Just go out and buy a new one. You’ll love it.

    PS, our now old but latest one uses so little water compared to the previous five dishwashers we have owned.

  5. If our experience is any guide, about 15 years each for the “normal” ones (not counting Miele, Asko, etc.) We have been in our house for 32 years and we are about 2 years into the third dishwasher. This time we paid a bit extra and got an Asko. So far it has performed faultlessly.

  6. 15 years service from F&P sounds about right. Have lived in houses with Miele, Smeg and Dishlex dishwashers. Of those brands, the Miele is the quietest, most reliable at washing, and always dries properly. The others were rubbish – noisy, didn’t wash properly, left dishes wet at the end of cycle. There’s obviously a price difference, but if it means reliable service for 20+ years, versus troublesome service for 15, I’d be investing more upfront. ‘Choice’ also rates Asko and Bosch highly.

  7. Also worth considering the energy use of a new dishwasher compared to your old one. Energy use has cone down so rapidly over the last decade that for many appliances such as fridges and aircon the electricity savings alone make a new one worthwhile (+ reduced environmental impact!) Not sure about dishwashers but definitely worth keeping in mind.

  8. As Tony said above, I installed ours. It’s a doddle. If you want me to give you a hand, we can pop around on the weekend it is delivered and give you a hand.

  9. Mine is ten years old this month, as it happens, and works just fine although I have had to repair it several times.

    Problems include:

    Rodents chewing water supply pipe
    Rodents eating wiring
    Clips holding top shelf to drawer rails broken, fixed with electrical tape which I expected to last a month and has so far lasted 4 years.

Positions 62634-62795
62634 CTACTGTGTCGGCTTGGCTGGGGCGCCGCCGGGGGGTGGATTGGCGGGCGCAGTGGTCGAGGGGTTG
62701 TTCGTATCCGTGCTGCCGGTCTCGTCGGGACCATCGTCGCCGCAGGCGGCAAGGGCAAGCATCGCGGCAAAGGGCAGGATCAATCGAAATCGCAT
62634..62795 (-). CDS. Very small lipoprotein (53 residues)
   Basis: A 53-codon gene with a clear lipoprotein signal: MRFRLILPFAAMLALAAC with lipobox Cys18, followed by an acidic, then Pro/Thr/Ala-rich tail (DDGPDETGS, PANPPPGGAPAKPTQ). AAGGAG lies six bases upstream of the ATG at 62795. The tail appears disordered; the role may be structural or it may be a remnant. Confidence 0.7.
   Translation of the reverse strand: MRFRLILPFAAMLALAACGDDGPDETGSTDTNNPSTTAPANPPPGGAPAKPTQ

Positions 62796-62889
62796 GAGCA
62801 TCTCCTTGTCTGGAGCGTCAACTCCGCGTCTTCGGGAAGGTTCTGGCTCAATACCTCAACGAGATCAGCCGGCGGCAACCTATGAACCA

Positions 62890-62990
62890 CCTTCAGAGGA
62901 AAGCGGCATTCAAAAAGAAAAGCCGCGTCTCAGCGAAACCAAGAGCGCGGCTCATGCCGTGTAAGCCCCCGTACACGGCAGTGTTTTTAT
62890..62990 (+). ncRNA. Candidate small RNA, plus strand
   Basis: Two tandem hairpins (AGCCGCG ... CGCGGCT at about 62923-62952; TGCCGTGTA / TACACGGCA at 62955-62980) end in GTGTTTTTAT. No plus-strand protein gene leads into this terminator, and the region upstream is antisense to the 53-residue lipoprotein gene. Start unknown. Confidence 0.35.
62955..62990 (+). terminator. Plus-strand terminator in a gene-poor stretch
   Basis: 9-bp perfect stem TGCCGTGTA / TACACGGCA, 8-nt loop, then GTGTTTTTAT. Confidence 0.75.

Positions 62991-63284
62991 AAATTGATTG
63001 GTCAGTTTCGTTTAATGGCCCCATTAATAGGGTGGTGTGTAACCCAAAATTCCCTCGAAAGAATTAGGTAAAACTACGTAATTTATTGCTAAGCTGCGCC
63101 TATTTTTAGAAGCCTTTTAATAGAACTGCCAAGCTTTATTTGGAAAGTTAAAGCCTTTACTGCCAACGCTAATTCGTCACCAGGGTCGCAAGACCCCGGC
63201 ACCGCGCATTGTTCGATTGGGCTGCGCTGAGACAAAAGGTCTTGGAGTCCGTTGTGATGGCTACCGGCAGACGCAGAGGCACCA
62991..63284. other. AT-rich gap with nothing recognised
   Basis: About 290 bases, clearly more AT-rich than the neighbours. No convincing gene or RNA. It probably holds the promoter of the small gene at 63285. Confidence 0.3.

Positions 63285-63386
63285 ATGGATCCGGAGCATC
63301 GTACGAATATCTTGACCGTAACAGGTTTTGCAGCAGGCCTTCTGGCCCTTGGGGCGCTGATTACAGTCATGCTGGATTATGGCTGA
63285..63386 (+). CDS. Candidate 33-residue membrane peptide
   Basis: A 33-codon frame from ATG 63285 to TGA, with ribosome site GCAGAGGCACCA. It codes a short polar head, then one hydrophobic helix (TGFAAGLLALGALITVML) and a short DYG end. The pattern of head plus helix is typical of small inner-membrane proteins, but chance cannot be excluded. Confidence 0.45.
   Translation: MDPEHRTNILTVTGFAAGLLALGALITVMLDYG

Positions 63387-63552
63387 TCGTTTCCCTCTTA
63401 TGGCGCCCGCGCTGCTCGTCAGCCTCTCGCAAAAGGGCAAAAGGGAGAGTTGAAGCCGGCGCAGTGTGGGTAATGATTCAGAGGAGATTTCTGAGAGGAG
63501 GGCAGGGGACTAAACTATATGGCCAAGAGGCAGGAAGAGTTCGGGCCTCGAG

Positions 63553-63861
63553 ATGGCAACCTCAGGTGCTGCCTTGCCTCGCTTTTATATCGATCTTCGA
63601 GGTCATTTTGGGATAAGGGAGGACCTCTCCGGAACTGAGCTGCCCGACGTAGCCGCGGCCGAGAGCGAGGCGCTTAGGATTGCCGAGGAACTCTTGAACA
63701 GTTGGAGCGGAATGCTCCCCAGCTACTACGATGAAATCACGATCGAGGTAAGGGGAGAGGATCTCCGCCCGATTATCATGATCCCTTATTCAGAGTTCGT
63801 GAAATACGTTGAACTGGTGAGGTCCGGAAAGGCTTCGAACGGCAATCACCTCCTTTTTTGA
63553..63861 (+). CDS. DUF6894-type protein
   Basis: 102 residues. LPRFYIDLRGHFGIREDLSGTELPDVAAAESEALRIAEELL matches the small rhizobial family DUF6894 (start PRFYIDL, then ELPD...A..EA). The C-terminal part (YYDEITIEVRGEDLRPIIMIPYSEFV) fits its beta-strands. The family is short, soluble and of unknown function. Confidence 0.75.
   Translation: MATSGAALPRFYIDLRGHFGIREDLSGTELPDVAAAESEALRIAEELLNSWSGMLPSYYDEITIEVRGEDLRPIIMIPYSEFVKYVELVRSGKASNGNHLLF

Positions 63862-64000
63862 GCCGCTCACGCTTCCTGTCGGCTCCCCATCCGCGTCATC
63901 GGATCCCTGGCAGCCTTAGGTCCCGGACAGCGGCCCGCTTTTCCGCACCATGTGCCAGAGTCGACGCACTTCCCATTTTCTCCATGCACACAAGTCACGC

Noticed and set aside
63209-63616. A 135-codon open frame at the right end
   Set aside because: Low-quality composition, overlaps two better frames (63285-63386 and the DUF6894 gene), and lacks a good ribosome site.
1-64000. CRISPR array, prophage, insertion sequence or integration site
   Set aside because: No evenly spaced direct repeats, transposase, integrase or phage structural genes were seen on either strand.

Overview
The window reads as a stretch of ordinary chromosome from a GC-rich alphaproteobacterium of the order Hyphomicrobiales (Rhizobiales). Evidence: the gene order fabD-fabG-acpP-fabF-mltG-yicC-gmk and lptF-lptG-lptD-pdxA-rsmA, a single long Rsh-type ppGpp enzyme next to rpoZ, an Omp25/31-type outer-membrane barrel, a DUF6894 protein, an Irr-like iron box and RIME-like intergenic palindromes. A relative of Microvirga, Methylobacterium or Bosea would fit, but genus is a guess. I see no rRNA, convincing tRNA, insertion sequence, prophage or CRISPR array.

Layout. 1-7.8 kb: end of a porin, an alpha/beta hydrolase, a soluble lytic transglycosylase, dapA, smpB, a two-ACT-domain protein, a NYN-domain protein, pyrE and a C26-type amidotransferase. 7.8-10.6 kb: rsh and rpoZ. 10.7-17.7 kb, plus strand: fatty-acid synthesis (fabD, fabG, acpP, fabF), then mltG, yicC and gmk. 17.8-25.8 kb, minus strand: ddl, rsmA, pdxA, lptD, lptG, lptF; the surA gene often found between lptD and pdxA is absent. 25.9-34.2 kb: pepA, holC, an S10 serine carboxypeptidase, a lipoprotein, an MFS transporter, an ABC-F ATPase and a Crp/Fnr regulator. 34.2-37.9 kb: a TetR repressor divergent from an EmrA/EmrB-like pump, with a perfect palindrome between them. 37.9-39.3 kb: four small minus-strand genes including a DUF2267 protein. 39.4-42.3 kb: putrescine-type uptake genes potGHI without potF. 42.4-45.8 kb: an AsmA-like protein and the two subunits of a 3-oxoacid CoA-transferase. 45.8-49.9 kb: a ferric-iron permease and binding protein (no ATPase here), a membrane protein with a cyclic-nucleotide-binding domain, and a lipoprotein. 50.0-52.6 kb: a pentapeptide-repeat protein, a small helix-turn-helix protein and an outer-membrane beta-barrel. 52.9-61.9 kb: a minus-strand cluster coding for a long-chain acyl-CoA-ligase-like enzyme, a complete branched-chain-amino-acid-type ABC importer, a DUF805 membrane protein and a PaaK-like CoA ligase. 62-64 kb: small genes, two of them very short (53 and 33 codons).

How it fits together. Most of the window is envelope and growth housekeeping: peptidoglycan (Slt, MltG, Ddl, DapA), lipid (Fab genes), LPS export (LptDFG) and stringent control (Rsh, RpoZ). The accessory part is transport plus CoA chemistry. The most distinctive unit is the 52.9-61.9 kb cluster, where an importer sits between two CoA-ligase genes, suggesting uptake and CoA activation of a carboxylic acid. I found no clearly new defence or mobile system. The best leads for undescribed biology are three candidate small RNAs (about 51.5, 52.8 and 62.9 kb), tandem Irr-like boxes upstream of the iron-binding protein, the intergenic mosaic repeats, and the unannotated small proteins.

Clogging of holes on the spinning arm, fixed by poking thin wires into them.
    Oil build-up clogging the fine strainer, fixed by removing about once a month and cleaning, the issue with this is that the actual problem was non-obvious.
    Using Woolies own-brand detergent – a 100% failure of a product, the only totally unsatisfactory Woolies own-brand product I have used.

    The current emerging problem is the door latch is becoming faulty, which has twice caused it to stop half way through.

    When I bought it, the salesman at Clive Peeters told me it was the last “clockwork” model in the store, so when the EMP wrecks all your electronic controls, I should be OK.

  10. As long as you replace like-for-like (for example freestanding with freestanding) they are literally slide the old one out, unplug the power, turn off your water and disconnect your water-in, disconnect waste-out. Plug the new dishwasher into the power, connect water-in pipe and water-out pipe and slide it into the cavity. The hardest thing about it all is getting rid of the old dishwasher! Council hard rubbish collection took care of it but I had to remove the door before putting out the front for collection. The latest dishwashers are a lot more energy and water efficient and are much quieter. You might be able to pay a bit more and get the new one installed and the old one taken away!